Published Date: April 10, 2021Full Text Article
A BERIBERI UNHEALTHY LATTE: ENCEPHALOPATHY AND SHOCK FROM SEVERE NUTRITIONAL DEFICIENCY
Authors: Michael Self, Jason Signorelli, Daniel Lasoff, Andrew Lafree, Christopher Coyne, Stephen R Hayden, Gabriel Wardi
J Emerg Med. 2021 Sep;61(3):314-319. doi: 10.1016/j.jemermed.2021.03.010. Epub 2021 Apr 6.
BACKGROUND: Thiamine deficiency is an uncommon cause of severe illness in the United States that can lead to significant morbidity because of high-output cardiac failure, peripheral neuropathy, and permanent neurologic impairment. We report the case of a middle-aged woman with extreme malnutrition caused by complications of Roux-en-Y gastric bypass (RYGB) surgery who presented with signs and symptoms of severe thiamine deficiency and septic shock.
CASE REPORT: A 43-year-old woman who had undergone RYGB surgery and who had multiple complications presented to the emergency department with agitation, confusion, and lethargy. The physical examination revealed an obtunded woman appearing much older than her reported age with significant peripheral edema. She was hypoxemic, hypotensive, and febrile. The initial laboratory analysis revealed a serum lactate level above the measurable limit, a normal thyroid-stimulating hormone, and elevated levels of troponin and brain natriuretic peptide. A transthoracic echocardiogram showed high-output heart failure. The patient's family later revealed that for the past year her diet had consisted almost exclusively of frozen blended lattes. High doses of thiamine and folate were started. Her shock, hyperlactatemia, and respiratory failure resolved by hospital day 3 and her encephalopathy resolved soon thereafter. Why Should an Emergency Physician be Aware of This?: Thiamine deficiency is a rare but reversible cause of shock, heart failure, and encephalopathy. Identifying patients who are at risk for severe nutritional deficiencies may aid in more rapid treatment with relatively benign medications with little downside, in this case high-dose vitamin B1, and ultimately improve patient-oriented outcomes such as mortality, morbidity, and hospital length of stay.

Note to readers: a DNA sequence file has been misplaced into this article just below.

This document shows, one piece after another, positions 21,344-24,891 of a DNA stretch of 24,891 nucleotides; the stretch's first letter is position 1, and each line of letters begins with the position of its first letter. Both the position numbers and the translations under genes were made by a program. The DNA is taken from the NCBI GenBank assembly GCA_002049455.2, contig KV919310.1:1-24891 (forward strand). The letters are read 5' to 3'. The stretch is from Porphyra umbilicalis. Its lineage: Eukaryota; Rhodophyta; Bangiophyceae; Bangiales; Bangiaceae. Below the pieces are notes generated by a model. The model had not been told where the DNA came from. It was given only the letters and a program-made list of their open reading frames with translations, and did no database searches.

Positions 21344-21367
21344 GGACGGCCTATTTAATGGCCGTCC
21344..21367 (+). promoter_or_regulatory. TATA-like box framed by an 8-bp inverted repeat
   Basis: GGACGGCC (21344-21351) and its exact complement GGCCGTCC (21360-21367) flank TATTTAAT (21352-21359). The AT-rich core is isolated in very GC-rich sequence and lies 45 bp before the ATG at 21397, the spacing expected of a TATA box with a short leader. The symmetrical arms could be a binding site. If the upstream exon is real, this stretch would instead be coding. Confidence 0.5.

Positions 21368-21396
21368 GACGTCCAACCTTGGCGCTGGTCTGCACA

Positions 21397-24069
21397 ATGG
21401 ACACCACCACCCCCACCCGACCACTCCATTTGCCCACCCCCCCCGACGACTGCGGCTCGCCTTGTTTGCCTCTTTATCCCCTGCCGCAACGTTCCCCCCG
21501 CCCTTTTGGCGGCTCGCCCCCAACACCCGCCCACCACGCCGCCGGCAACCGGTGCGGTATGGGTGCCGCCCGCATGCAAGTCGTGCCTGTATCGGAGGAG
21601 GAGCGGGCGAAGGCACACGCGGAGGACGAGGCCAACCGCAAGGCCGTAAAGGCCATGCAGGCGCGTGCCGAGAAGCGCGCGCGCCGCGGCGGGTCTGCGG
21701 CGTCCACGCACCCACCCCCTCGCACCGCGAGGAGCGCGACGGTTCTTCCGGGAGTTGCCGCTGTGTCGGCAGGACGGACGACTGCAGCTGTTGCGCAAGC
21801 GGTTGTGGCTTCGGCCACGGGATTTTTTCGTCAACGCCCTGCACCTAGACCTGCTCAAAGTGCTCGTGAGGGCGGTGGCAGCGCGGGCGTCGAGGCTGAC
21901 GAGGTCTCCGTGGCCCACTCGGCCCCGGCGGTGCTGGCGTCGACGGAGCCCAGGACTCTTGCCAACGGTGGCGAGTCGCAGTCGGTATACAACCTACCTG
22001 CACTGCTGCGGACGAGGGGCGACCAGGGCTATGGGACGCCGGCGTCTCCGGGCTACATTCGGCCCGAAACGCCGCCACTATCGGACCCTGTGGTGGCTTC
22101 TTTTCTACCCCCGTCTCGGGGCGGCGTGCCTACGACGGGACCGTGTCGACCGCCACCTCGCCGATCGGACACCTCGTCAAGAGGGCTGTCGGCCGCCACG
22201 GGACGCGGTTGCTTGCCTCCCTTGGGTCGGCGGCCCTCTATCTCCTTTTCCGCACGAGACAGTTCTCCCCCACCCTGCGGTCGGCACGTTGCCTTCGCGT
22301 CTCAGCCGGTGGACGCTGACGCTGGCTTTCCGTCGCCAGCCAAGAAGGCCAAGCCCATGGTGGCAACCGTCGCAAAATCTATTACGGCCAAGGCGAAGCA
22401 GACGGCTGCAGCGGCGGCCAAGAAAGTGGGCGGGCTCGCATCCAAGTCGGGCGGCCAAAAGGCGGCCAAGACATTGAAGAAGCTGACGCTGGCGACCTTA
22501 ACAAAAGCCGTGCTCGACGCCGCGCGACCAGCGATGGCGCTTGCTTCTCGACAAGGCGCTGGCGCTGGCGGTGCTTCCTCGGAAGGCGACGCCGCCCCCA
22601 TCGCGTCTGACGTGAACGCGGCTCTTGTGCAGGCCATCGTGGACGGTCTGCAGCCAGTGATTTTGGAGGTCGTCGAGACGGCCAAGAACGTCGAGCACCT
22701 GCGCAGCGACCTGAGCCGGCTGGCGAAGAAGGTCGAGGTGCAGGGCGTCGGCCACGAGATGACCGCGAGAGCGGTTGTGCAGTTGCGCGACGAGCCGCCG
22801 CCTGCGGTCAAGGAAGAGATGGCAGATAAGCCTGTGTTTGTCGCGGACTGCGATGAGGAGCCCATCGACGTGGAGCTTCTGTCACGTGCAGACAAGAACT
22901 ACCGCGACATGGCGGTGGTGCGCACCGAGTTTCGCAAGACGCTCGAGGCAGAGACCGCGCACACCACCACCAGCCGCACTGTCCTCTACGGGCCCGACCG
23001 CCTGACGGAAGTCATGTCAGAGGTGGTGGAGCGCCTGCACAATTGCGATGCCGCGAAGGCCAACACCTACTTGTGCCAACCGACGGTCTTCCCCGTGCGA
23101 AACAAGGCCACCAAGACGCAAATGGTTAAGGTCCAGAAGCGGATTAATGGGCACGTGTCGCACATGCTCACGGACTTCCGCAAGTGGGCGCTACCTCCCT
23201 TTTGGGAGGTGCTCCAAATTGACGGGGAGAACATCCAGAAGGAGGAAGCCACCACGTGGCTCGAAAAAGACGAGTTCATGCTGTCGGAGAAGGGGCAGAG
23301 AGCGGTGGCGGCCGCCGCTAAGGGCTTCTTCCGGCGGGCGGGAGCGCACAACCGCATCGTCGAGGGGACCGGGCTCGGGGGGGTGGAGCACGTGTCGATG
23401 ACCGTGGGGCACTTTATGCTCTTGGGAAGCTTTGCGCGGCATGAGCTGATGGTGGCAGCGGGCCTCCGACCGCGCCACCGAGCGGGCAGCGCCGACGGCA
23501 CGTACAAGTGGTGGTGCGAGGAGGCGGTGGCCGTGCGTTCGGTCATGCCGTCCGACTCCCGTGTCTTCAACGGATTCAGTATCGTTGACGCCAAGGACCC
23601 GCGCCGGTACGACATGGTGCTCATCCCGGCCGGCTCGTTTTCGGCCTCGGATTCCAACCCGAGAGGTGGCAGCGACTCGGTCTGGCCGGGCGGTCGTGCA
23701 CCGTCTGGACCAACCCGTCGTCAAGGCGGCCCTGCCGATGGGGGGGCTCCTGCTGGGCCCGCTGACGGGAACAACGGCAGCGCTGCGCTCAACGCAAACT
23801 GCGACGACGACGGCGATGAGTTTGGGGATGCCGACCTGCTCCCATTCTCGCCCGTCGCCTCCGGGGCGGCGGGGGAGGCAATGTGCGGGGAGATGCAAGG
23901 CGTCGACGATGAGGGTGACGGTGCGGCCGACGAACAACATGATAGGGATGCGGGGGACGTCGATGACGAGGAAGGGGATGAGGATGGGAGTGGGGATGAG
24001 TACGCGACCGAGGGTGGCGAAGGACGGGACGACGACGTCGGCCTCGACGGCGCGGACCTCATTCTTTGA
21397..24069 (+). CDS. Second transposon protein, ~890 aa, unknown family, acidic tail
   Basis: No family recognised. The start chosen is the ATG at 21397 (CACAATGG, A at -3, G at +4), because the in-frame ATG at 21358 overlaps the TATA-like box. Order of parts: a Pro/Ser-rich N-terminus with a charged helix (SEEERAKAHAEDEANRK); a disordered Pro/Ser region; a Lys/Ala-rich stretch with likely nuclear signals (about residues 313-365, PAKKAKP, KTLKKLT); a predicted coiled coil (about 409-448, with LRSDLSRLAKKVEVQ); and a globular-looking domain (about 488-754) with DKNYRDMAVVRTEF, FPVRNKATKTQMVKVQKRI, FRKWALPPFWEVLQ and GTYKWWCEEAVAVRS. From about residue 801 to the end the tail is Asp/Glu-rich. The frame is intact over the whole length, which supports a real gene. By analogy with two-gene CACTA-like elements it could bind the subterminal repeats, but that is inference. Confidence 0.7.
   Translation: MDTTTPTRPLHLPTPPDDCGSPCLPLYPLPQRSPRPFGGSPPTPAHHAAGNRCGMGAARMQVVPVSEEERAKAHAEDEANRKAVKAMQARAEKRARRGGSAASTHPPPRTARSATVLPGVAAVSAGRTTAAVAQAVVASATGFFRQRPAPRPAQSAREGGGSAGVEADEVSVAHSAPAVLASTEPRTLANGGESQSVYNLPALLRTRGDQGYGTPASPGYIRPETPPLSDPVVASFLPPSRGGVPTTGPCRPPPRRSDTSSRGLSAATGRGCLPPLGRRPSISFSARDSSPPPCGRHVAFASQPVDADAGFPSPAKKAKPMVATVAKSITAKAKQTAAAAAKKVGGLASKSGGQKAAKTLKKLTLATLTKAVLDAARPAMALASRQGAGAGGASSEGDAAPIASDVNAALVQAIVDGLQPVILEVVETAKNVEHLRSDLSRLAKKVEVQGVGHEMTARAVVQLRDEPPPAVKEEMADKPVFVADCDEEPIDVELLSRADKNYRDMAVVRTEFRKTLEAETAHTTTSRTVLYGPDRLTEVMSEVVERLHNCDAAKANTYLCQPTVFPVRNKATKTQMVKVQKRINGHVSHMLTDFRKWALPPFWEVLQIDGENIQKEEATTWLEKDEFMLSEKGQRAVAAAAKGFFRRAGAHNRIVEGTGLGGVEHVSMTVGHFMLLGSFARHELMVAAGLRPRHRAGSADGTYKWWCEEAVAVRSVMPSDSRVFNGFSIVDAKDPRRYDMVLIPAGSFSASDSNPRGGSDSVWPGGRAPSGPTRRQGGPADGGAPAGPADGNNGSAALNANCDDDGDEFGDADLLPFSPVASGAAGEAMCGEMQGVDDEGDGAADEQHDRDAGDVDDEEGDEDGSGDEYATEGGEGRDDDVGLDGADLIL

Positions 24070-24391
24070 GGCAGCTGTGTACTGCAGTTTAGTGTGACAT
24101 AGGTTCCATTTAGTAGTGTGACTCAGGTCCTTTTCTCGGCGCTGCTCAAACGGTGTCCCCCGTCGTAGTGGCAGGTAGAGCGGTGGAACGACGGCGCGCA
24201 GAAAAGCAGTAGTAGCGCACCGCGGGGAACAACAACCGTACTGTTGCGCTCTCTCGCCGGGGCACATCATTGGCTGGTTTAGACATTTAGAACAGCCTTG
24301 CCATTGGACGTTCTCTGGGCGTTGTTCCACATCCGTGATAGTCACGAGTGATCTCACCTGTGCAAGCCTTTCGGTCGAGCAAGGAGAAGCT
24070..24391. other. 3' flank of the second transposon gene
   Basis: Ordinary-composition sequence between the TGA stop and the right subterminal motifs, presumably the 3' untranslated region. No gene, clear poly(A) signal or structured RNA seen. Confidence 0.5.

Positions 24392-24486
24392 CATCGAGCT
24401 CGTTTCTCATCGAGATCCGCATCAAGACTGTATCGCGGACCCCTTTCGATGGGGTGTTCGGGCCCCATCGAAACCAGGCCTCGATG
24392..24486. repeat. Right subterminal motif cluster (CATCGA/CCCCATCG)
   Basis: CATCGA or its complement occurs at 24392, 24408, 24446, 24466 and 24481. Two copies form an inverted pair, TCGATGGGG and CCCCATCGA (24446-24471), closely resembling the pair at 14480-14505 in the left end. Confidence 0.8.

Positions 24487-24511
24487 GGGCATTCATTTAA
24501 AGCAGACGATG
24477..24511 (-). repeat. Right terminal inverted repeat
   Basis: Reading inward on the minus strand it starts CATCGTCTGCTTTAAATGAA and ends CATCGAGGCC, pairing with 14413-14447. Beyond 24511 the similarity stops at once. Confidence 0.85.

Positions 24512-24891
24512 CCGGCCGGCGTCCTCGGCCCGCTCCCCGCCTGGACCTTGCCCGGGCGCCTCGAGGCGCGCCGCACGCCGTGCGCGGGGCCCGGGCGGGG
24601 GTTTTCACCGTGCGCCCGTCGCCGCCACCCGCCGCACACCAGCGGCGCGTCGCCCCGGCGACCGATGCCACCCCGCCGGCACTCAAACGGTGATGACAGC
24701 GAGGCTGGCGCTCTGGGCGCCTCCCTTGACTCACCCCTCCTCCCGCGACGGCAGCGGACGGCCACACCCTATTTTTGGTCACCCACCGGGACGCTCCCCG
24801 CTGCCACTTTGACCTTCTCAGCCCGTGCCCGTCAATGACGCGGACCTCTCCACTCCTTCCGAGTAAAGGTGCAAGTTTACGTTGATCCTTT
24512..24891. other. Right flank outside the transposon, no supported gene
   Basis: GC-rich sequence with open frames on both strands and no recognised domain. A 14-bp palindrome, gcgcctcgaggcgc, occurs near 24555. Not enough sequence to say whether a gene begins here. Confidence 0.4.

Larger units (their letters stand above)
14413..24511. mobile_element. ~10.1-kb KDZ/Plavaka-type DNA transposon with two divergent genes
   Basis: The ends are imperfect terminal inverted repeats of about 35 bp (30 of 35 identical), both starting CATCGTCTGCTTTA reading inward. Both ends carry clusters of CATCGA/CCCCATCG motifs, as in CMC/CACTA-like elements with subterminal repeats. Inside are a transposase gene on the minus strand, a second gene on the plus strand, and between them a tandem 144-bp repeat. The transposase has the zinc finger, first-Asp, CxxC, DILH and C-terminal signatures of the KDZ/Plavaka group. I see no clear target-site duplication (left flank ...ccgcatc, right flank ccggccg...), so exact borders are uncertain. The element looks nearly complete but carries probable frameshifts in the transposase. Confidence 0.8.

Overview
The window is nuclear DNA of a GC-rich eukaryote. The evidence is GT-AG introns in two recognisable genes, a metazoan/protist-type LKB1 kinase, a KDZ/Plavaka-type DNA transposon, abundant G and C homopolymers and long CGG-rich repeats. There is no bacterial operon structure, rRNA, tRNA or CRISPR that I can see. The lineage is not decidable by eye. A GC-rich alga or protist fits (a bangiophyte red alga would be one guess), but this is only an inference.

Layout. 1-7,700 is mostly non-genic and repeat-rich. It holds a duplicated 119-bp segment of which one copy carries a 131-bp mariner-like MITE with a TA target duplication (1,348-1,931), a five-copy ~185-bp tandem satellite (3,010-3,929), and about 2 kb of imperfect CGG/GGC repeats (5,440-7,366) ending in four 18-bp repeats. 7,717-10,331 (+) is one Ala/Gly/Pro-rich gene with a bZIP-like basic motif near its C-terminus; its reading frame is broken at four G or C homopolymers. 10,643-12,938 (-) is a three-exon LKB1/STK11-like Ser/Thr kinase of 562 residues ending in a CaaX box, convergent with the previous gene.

PMID: 33836911DOI: 10.1016/j.jemermed.2021.03.010